The characters are well drawn and credible. Paul Forte, the narrator of the story, is inherently likeable, so much so that I was rooting for him to find a way out of his legal troubles, get the girl and live happily ever after. Did he? You’ll have to read the book to find out.
“(Reprinted from the Chicago Center for Literature and Photography [cclapcenter.com]. I am the original author of this essay, as well as the owner of CCLaP; it is not being reprinted illegally.)
To review Pete Morin's Diary of a Small Fish is to contemplate a subject that I occasionally get asked about as a prolific reviewer; because although my rule to myself is to read at least half of a book before feeling qualified enough to give a general opinion of it, a lot of the shorter write-ups of only so-so titles here are books that I barely got past the halfway point of, calling into ethical question whether that makes a person capable of rendering a legitimate opinion. In this case, for example, the book starts out with a troubling premise that makes it naturally hard to slog forward: the tale of a golf-obsessed Tea-Partyish state representative, who faces minor ethics charges when a lobbyist he often hits the links with gets indicted for some much bigger crimes, Morin is clearly going for a light comedy about the surrealism of small-time politics (think Carl Hiaasen, for example), and how wrong it is for the government to be squeezing our "one percenter" hero on what amounts to merely some free golf, because they want to "flip" him and help further entrap the much more guilty lobbyist; but in the "Occupy" times we live in, that's kind of like trying to write a sympathetic novel about a mid-level Nazi who merely kept count of all the gold teeth yanked from dead Jews' bodies after their gassing, not the guy who actually gassed or yanked, so why is he sitting in a glass cube in Nuremberg and being treated so harshly?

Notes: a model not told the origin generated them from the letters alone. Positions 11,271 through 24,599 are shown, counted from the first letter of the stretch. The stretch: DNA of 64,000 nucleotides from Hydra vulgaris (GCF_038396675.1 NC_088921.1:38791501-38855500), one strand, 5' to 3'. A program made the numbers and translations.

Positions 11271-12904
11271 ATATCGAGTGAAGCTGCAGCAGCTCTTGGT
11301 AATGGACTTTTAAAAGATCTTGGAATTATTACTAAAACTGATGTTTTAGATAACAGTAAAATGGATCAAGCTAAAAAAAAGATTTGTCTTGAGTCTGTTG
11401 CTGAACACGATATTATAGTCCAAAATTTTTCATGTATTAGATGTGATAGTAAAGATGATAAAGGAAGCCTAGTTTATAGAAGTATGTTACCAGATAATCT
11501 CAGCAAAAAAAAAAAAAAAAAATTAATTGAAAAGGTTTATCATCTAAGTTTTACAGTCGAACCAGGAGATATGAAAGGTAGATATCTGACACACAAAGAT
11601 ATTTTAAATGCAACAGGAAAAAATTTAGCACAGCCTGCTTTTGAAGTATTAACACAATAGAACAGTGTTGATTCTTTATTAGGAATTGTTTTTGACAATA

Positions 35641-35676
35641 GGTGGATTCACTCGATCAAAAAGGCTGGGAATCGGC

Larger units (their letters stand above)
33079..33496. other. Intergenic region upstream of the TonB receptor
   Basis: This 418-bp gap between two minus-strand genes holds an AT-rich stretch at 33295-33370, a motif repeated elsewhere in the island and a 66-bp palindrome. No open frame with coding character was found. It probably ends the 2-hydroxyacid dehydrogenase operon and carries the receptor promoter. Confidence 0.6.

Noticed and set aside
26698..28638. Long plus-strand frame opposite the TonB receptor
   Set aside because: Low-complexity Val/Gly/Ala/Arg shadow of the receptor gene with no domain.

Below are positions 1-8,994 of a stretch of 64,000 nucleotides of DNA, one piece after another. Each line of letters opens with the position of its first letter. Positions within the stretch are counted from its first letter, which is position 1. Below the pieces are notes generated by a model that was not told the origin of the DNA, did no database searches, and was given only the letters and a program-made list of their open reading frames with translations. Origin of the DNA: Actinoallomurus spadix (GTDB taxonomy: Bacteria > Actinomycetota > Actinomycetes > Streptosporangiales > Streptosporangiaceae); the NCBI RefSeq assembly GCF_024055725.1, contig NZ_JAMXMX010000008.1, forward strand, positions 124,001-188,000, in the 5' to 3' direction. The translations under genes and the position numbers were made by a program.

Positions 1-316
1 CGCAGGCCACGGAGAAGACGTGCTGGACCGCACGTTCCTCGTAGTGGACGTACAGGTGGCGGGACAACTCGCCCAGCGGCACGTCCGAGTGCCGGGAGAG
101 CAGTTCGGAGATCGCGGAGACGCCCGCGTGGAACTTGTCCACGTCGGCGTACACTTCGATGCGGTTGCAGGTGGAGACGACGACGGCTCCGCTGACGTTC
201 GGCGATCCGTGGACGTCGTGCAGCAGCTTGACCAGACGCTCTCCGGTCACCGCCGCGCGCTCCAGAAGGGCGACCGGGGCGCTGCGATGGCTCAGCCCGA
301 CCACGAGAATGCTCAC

But still, maybe Small Fish would turn out to be a redemptive story when all is said and done, and our protagonist would by the end understand what kind of sneaky, petty, subsumed-guilt Bush-loving Michael-Scott frat-boy douchebag he actually is; but alas, the more that I kept reading, the more I realized that this entire novel is meant to be read in a straightforward fashion, and that our expected hero is actually the villain of the larger story called society, without the author I think even being fully conscious of it. "Yes, but maybe this transformation does take place at the very end of the tale," I hear you arguing, which is what always makes it a tricky issue when writing a review of a book you haven't finished; but in a case like this, you simply have to ask yourself, if the author hasn't shown even a taste by the halfway point that he is going somewhere new or unexpected with an unagreeable storyline, is he even going to have any readers left by the end when he actually does flip the plot? A sometimes ugly book that often wallows in casual stereotyping and the mocking of others for its small-moment humor, and loaded with the kinds of mistakes that almost every attorney who tries fiction seems to be guilty of (Dear Every Lawyer In History Who's Ever Written A Novel: Full transcripts of deposition hearings do not make for compelling fiction, no matter how many f-cking times you do it -- Sincerely, Jason Pettus), Morin certainly has his heart in the right place when wanting to do a Catch-22 style comedy about the foibles of legal bureaucracy; it's just too bad he picked such a naturally repellant subject in which to base his tale.
Out of 10: 6.6”